Do you think it should be illegal to have a hunting camp called "Camp Niggerhead"? Probably not--it is offensive as fuck, but we generally allow people on the whole to be as offensive as they like in America. On the flip side, should the President of the United States hunt at "Camp Niggerhead", or do you think that is also much ado about nothing with Mr. Perry? How much you are in the public eye, and your position, matters. This guy is in a spot where his writing and his career are incompatible, and he should absolutely be able to do whichever he chooses, but I see no hypocrisy in insisting he's going to have to shoose when the two are that incompatible. Even if he doesn't do anything, it completely obliterates the faith of the people around him in his ability to do his job.

I think people will lose faith that he can do his job because people are quick to panic and have a mob mentality. We learn when we are four and five years old to separate life and fantasy. Did he really lose the ability? From a psychological stand point, no. Has he done anything wrong from a psychological stand point? No. But mobs will panic and the very suggestion that a teacher may have ever considered sex with a teen, thinks about teens having sex, or the thought of blow jobs for better grades means he must be a monster. "You can't think those thoughts without acting on them!" Screams the mob before decapitating him and going home to watch American beauty. It's perfectly ok for the parent and child to watch it at home. Just so long as the child doesn't read it from a teachers words.

Captcha
10-15-2011, 03:02 AM
Oh, and as far as psychology being a science, and profiling being used... I mean really? I live with a psychologist who has been practicing for years. He has his silly little group of guys who play poker every friday night. They don't talk about their patients, but they do discuss cases long since solved with profiling. You can find proof proving it doesn't work all you like but honestly, anyone who has studied serial killers or is a psychologist by practice knows it works.

As for saying soldiers are dangerous maybe you should take that to their attention. Those people fight for your freedom to write what ever you want. I think bit of respect is in order, my uncle served in the navy and had to have a metal plate replace part of his skull to protect ingrates who just bad mouth troops. Leaves a bad taste in the mouth.

I wasn't going to, but...

Even if you WERE a psychologist, I'd expect you to provide a bit more to back up your assertions, but just living with one doesn't make you an authority on this.

I'm not sure what tests you're talking about that catch all the bad apples. First, you haven't clarified which pedophile-weeding test you think the teacher passed, but also, I've done a bit of reading and I can't find a psychological health test that military recruits are subject to, either. A reliable source (from a .mil website) (http://www.bordeninstitute.army.mil/published_volumes/recruit_medicine/RM-ch16.pdf) says that recruits take two tests: a general aptitude battery; and a test of educational achievement. The source specifically states that "there are no specific testing measures used to further assess personality and other psychological dimensions in screening processes before accession into any military service." I was actually surprised by this (I was looking for results on how accurate the tests were, not whether they exist!) - can any of our military members confirm this?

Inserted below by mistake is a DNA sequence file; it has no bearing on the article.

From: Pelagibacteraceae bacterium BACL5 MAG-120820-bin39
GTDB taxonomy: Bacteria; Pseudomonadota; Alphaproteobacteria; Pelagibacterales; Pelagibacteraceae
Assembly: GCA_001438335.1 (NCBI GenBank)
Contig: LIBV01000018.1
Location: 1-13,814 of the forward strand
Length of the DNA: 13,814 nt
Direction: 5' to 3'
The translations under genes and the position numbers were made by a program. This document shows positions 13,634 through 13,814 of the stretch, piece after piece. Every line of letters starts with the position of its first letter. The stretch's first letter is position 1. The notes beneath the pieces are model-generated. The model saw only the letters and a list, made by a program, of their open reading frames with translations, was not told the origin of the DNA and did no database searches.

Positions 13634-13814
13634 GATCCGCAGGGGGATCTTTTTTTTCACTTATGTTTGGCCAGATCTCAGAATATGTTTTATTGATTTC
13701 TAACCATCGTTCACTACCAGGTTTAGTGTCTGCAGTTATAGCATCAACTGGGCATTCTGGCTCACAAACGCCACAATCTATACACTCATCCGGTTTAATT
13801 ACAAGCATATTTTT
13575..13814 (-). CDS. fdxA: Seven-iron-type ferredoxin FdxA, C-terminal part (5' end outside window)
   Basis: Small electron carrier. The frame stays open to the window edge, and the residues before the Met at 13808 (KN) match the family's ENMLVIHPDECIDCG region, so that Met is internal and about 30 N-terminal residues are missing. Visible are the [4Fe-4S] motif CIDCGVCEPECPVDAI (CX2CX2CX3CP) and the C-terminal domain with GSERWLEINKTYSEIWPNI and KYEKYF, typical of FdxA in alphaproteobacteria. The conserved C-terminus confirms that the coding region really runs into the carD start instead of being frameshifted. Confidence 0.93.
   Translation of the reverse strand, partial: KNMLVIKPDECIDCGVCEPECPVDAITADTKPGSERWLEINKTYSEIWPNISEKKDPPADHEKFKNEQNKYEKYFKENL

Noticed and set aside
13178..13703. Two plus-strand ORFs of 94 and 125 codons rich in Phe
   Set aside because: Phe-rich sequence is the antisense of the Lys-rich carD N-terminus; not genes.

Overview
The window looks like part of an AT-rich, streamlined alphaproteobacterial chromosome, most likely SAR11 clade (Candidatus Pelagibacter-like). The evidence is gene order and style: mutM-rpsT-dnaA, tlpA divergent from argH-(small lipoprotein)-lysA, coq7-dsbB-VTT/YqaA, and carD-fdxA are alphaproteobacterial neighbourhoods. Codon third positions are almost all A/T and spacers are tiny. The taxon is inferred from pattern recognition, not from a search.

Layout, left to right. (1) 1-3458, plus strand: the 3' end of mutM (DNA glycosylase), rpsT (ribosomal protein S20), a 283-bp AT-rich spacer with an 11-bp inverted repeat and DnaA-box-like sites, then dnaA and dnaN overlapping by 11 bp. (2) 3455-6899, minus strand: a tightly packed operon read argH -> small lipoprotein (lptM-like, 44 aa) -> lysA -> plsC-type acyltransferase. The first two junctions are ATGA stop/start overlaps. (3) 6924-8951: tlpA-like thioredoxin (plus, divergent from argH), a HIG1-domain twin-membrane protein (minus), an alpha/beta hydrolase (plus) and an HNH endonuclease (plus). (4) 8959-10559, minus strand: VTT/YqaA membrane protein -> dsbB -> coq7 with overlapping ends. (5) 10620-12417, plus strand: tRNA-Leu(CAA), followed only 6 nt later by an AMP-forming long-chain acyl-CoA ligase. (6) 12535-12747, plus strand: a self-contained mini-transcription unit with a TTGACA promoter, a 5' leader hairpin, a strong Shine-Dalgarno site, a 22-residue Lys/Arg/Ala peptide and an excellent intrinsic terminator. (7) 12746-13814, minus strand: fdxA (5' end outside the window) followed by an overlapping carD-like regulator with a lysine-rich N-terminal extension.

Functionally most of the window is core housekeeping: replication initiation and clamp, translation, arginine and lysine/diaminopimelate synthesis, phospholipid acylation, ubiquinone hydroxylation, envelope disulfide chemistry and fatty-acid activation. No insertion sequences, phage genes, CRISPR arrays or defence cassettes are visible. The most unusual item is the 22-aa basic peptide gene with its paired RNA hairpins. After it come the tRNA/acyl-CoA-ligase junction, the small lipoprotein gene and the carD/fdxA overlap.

In terms of profiling - The Journal of Professional Psychology has an article (http://people.uncw.edu/myersb/292/readings/readings/profiling.pdf) that mentions the Hollywood view of profilers and states "this popular image is more fiction than fact, and the process and limits of real profiling work are often misunderstood." According to the same article, profiling evidence is only sometimes accepted as evidence in court, and "fewer than half of the forensic mental health professionals felt that either profiling or criminal investigative analysis was reliable, was valid, or had enough scientific support to be admitted into court." An article (http://www.investigativepsych.com/Criminal%20Profiling%20Typologies.pdf) in The Journal of Police and Criminal Psychology comes to the conclusion that, "On the whole, criminal profiling methods are inherently flawed due to weak operational definitions and inferred deductive assumptions made about offender actions and characteristics."

And I wasn't cherry-picking those results to find the ones that support the criticism of profiling. All the reputable sources that I looked at expressed significant reservations about it. I guess you'll just dismiss this as me finding"proof proving it doesn't work all [I] like," but, please, don't say that "anyone who has studied serial killers or is a psychologist by practice knows it works," because these articles make it pretty clear that lots of professionals in the field have serious reservations.

And for me, the police and military are dangerous because they carry guns. The military is especially dangerous because they are trained to KILL HUMAN BEINGS. I don't subscribe to the Us and Them theory that apparently means that killing "The Enemy" means that they aren't killing humans. I'm not saying soldiers are evil, or even wrong (although I do have a pretty deep pacifist streak), just that they're dangerous. That's the whole point of having a military.

D.M.Drake
10-15-2011, 03:38 AM